After Holmvik, I headed 30 minutes south to my hotel in the middle of nowhere. I stopped for a few pics and got to admire the view now that we were no longer socked in by fog.

Steingrimsfjörður near Holmvik

Steingrimsfjörður near Holmvik

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I checked in to my hotel and as soon as the dining room opened, went for my dinner.

View from the room, hotel #2

View from the room, hotel #2

 

***

Saturday – i.e. the best day ever.

I got up much earlier Saturday morning – before 8 am! 🙂 I packed up and headed out to the free hotel breakfast. Y’all, I know I’m Scandinavian, but I think that I cannae subsist on the sheer amount of smoked, mushy fish that are part of everything. There was rye bread (my least favorite), swiss cheese, hard boiled eggs, and like…buckets of fish stuff. There was also yogurt and granola, so obviously that’s the direction I went. (I’m pretty hit or miss on fish in general, but am generally very miss on anything smoked [except gouda], so smoked fish = no.)  And coffee. Obviously coffee.

After breakfast, I drove around the nearest fjords – Porskafjörður and Berufjörður. I once again cursed the lack of safe pull over spaces, but managed to find a few places to get some pics. They are gorgeous (GORGE-ous), but don’t capture the true beauty I could see with my eyes.

Reykhólar

Reykhólar

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After fjording, I headed back south and drove through that ridiculous wind some more. It was a beautiful drive – made more so by the fact that it was clearer than the day before, so I could see more scenery – and more sheep.

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Eventually I made it to Reykholt – my number one destination for this trip. Why? You might ask? Because of the OS (Original Saga-ist) Snorri Sturluson. This was his home town – where he was born, lived, and died.

I got to see his fancy bathing pool.

This is where the awesome pics of Reykholt should be. But do you know what? Every single picture I took on the fancy camera in Reykholt and in the fjords looks like this:

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I cannae even begin to tell you how upsetting that is. These were supposed to be the cornerstone of my trip, and a way to get a really good photo to complete one of my 40 before 40 goals – take a good photo and have it framed. I am heartbroken.

There had been some archeological digs, but sadly they were mostly not visible/not there/covered up. The museum was very interesting, and it delighted me that the subject of the book I’m researching (a very much fiction book that will take place during Snorri’s time) mentioned the protagonist of the story – someone that I’ve only seen mentioned by name a couple of times in all my previous digging.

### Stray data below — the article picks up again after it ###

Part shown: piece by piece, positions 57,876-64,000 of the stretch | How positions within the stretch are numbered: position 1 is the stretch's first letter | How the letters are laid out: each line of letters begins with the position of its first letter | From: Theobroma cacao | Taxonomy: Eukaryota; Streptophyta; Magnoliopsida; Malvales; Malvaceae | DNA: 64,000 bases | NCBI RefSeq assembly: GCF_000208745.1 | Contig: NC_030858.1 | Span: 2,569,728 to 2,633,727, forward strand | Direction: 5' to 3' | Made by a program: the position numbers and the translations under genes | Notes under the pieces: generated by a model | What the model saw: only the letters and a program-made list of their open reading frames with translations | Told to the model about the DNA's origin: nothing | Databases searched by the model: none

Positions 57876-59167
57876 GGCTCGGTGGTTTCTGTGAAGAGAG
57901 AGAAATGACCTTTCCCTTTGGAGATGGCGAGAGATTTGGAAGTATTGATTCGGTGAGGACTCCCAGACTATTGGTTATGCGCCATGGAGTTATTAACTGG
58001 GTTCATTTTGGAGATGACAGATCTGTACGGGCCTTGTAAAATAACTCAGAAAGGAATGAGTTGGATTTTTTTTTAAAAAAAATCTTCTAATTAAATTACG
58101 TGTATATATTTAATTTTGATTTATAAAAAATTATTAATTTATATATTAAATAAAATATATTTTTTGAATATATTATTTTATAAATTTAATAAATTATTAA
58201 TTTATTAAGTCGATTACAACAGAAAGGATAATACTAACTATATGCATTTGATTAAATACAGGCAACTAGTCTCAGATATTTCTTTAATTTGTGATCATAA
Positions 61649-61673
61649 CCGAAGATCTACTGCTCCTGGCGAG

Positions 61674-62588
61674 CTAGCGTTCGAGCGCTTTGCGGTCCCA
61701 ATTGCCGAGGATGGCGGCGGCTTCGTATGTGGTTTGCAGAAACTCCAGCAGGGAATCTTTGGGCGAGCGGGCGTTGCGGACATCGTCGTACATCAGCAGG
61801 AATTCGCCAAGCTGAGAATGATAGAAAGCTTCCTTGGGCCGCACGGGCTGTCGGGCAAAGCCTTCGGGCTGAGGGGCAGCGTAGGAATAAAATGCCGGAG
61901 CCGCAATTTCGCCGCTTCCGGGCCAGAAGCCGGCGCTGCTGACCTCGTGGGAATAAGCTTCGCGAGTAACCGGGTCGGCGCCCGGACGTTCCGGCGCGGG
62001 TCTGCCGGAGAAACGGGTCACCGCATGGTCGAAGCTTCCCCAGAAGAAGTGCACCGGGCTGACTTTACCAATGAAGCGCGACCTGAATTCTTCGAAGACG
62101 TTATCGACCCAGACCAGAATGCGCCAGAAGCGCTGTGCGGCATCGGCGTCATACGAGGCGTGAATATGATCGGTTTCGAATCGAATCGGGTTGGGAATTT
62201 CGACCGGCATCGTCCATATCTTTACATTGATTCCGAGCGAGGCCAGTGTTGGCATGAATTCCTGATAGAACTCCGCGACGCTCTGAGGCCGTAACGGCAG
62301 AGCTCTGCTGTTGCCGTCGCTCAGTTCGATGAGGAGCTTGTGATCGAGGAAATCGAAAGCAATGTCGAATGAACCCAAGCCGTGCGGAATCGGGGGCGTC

Me and Snorri

Me and Snorri

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I bought a couple things at the gift store – little souvenirs for me, my kiddo, and my favorite adult person – but things were wicked expensive there, and I did a lot of *head cocked* “am I really converting that correctly? Oh, yes. Yes I am. So sorry, beer guy, about not getting that hand carved beer glass with protective runes on it. It was really cool. REALLY cool. But…I thought my funds would be better spent buying you Icelandic beer instead of an overpriced, hand-carved, potentially magical beer glass. Forgive me?

As I was getting ready to leave Reykholt, I was struck with an aural migraine. I’ve been getting them every 7-10 days for the last few months, and I am less than impressed with this. I had to stop driving for about 20 minutes before I could continue. At that point, I just headed to my hotel, had a late lunch, and chillaxed until check-in.

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View from my room - hotel #3

View from my room – hotel #3

After hanging in the room for a bit, I decided to go down to check out the night life. Of which there isn’t much. So I wrote. And chatted with friends. And drank beers. The bar scene was…non-existent. By 9:30, I was the only person in the bar. This is not excluding the bartender. It was seriously just me.

I am a Viking!

I am a Viking!

Stay tuned tomorrow for my last day in Iceland and the exciting trip home!

 

One response to “Iceland – Days 3 & 4 (Holmvik, fjords, Reykholt & Bifrost)

  1. I’m still laughing about the necro pants.